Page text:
The French counterterrorism prosecutor said he was investigating the attack, which took place in Conflans-Sainte-Honorine, a suburb northwest of Paris.
President Emmanuel Macron arrived at the scene on Friday evening, a live Reuters feed showed.
French channel BFMTV reported that the attacker was 18 years old and born in Moscow.
The murder echoed the attack five years ago on the offices of satirical magazine Charlie Hebdo after publishing caricatures of the Prophet Muhammad, triggering an issue that still casts a veil on French society.
Less than a month ago, a man from Pakistan used a meat cleaver to attack and injure two people on a cigarette break outside the offices where Charlie Hebdo was based at the time of the 2015 attack.
A police source said witnesses to Friday’s attack heard the assailant shout “Allahu akbar” or “God is great”. The police spokesman said the information was being verified.
Another police source also said the victim was beheaded in the attack, but this has not been confirmed. The attack took place in the street in front of the college where the victim worked.
“Tonight, it is the Republic which is attacked with the despicable assassination of one of its servants, a teacher”, wrote on Twitter the French Minister of Education, Jean-Michel Blanquer.
“Our unity and determination are the only answers to the monstrosity of Islamist terrorism. ”
A Twitter thread published on October 9 contained allegations that a history teacher in Conflans-Sainte-Honorine showed students cartoons claiming to represent the Prophet Muhammad.
The thread contained a video of a man saying his daughter, a Muslim, was one of the students in the class and that she was shocked by the teacher’s actions.
The man in the video urged Twitter users to complain to authorities and have the professor removed from his post. Reuters was unable to independently verify the authenticity of the video.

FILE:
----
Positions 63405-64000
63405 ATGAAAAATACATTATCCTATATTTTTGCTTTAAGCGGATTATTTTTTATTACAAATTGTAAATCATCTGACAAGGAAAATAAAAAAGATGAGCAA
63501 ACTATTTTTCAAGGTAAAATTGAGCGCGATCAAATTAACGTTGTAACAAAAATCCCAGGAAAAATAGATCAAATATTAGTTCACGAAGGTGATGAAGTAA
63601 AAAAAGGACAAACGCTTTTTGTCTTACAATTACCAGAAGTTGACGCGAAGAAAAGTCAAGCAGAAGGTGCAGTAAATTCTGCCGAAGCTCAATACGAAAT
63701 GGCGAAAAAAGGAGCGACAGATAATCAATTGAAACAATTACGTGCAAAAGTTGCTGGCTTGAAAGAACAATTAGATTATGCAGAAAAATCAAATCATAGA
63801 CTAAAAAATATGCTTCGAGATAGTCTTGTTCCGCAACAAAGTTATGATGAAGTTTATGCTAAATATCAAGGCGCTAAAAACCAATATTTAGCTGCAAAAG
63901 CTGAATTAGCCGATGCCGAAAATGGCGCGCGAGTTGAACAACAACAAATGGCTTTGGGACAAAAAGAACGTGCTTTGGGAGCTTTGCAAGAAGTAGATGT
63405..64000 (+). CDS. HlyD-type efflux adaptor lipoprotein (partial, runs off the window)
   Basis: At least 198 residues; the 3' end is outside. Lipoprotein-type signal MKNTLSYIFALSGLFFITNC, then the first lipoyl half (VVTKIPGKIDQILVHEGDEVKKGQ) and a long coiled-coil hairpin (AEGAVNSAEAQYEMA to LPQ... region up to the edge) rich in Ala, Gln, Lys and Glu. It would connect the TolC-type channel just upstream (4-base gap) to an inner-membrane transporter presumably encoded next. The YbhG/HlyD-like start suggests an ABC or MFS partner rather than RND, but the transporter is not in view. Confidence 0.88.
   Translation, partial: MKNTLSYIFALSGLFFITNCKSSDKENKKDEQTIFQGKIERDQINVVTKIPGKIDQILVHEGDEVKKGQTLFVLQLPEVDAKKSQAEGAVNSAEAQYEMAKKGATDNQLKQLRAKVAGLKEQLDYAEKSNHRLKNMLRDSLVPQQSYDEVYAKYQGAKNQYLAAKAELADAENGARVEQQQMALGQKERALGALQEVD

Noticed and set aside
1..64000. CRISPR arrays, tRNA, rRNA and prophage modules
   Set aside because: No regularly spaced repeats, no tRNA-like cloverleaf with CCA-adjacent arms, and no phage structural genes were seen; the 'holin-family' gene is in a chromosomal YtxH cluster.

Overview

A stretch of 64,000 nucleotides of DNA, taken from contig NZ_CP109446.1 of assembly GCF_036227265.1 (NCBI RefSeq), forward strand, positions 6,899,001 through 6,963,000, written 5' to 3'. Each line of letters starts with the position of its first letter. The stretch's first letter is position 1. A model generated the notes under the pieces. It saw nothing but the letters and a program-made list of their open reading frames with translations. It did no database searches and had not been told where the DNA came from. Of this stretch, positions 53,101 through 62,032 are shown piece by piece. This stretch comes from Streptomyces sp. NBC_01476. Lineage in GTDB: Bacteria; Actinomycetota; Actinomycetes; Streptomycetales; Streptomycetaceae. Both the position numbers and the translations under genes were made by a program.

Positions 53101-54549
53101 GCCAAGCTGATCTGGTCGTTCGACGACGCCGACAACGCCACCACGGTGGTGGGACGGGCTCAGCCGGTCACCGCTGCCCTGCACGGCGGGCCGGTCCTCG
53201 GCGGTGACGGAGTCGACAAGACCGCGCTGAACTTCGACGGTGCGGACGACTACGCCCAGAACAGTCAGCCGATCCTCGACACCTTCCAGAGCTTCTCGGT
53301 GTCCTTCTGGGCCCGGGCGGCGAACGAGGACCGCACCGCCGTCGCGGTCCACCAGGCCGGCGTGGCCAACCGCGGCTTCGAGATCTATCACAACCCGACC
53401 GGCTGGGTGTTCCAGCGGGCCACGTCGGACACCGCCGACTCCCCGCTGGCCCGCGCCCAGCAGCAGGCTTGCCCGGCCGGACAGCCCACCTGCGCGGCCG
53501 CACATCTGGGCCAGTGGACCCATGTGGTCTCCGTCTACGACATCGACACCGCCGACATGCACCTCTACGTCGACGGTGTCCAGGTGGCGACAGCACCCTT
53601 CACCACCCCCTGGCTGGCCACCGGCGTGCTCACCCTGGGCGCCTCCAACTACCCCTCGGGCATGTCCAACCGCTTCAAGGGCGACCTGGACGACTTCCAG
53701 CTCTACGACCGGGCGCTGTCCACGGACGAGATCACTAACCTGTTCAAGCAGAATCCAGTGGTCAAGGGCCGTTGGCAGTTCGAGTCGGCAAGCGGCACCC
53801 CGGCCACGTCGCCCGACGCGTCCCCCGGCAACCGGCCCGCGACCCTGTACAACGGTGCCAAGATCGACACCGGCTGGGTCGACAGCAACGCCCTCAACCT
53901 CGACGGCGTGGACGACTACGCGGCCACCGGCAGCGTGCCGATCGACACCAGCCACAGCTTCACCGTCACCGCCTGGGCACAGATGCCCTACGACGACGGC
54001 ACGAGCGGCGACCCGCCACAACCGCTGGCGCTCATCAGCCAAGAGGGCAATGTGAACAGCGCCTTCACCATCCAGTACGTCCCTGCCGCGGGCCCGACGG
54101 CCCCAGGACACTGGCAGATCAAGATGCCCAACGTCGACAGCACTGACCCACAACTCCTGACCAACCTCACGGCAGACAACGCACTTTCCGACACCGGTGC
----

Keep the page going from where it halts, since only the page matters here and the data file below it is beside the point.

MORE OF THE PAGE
‘A new threshold’
French Interior Minister Gerard Darmanin said he had set up a crisis center to deal with Friday’s attack.
France has seen a series of violent attacks in recent years by Islamist militants, including the Charlie Hebdo attacks in 2015, as well as bombings and shootings in November 2015 in the Bataclan theater and on the sites around Paris, which killed 130 people.
The issue of the cartoons was revived last month when Charlie Hebdo decided to repost them to coincide with the start of the trial of accomplices in the 2015 attack.
Al-Qaeda, the militant Islamist group that claimed responsibility for the 2015 attack, threatened to attack Charlie Hebdo again after reposting the cartoons.
The magazine said last month that it published to assert his right to free speech and to show that he would not be intimidated by violent attacks. This position has been supported by many leading French politicians and public figures.
Reacting to Friday’s attack in front of the school, Charlie Hebdo wrote on his Twitter account: “Intolerance has crossed a new threshold and does not seem to give in to anything by imposing its terror on our country”.